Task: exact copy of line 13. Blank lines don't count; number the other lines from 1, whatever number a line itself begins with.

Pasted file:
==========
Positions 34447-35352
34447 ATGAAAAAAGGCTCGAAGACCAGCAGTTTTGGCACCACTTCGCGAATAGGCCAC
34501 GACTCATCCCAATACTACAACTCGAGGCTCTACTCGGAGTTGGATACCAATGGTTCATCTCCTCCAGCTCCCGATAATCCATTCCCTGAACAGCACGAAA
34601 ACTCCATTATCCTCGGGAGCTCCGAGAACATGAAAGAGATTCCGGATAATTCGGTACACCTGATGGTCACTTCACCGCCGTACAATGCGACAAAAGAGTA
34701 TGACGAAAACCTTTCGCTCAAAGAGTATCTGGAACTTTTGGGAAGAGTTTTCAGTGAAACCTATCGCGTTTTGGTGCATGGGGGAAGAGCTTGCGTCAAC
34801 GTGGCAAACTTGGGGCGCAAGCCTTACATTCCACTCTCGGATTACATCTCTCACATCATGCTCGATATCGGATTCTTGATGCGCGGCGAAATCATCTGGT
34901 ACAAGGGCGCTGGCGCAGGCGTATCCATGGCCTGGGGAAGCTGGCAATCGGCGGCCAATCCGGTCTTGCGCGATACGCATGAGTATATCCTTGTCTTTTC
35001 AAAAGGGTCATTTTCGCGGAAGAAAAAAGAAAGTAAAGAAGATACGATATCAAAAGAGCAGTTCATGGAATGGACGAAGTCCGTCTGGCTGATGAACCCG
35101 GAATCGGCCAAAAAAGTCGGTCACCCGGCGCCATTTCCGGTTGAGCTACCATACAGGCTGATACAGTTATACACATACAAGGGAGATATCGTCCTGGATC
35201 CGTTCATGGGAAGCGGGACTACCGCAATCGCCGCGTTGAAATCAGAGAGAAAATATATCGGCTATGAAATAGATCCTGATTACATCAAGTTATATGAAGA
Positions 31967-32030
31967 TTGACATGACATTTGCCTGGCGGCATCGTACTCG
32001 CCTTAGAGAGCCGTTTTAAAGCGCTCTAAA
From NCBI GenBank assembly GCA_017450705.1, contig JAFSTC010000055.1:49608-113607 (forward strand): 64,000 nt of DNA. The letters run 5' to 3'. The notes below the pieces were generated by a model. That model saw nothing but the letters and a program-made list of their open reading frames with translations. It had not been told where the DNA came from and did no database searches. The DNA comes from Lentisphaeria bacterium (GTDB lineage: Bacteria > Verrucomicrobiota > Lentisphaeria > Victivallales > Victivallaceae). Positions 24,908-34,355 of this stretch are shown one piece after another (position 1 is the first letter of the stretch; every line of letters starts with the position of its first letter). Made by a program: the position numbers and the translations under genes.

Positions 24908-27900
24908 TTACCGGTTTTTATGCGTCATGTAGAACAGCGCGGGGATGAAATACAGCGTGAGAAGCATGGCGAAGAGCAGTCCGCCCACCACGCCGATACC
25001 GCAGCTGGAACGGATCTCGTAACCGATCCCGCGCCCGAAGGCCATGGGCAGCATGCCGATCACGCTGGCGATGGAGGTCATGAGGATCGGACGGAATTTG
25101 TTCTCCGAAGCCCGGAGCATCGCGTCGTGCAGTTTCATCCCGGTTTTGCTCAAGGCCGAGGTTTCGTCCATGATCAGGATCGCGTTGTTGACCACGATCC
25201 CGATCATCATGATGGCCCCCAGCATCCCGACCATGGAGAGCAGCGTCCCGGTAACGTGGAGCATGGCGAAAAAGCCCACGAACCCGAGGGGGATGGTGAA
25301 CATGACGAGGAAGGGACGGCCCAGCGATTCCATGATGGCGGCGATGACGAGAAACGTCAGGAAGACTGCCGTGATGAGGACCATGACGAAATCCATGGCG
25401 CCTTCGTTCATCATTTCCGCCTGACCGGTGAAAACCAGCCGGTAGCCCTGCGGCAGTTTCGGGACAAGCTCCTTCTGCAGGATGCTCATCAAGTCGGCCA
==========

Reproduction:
32001 CCTTAGAGAGCCGTTTTAAAGCGCTCTAAA